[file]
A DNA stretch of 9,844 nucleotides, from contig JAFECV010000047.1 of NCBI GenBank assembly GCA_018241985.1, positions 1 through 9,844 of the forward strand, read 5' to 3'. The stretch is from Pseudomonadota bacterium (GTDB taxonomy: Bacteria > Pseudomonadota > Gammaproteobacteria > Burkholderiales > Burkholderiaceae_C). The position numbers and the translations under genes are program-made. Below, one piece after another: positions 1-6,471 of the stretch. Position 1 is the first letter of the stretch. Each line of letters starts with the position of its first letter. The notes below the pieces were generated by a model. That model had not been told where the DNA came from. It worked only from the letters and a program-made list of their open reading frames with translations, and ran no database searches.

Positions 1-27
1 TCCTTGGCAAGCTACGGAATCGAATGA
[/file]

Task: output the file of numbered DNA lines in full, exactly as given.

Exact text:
A DNA stretch of 9,844 nucleotides, from contig JAFECV010000047.1 of NCBI GenBank assembly GCA_018241985.1, positions 1 through 9,844 of the forward strand, read 5' to 3'. The stretch is from Pseudomonadota bacterium (GTDB taxonomy: Bacteria > Pseudomonadota > Gammaproteobacteria > Burkholderiales > Burkholderiaceae_C). The position numbers and the translations under genes are program-made. Below, one piece after another: positions 1-6,471 of the stretch. Position 1 is the first letter of the stretch. Each line of letters starts with the position of its first letter. The notes below the pieces were generated by a model. That model had not been told where the DNA came from. It worked only from the letters and a program-made list of their open reading frames with translations, and ran no database searches.

Positions 1-27
1 TCCTTGGCAAGCTACGGAATCGAATGA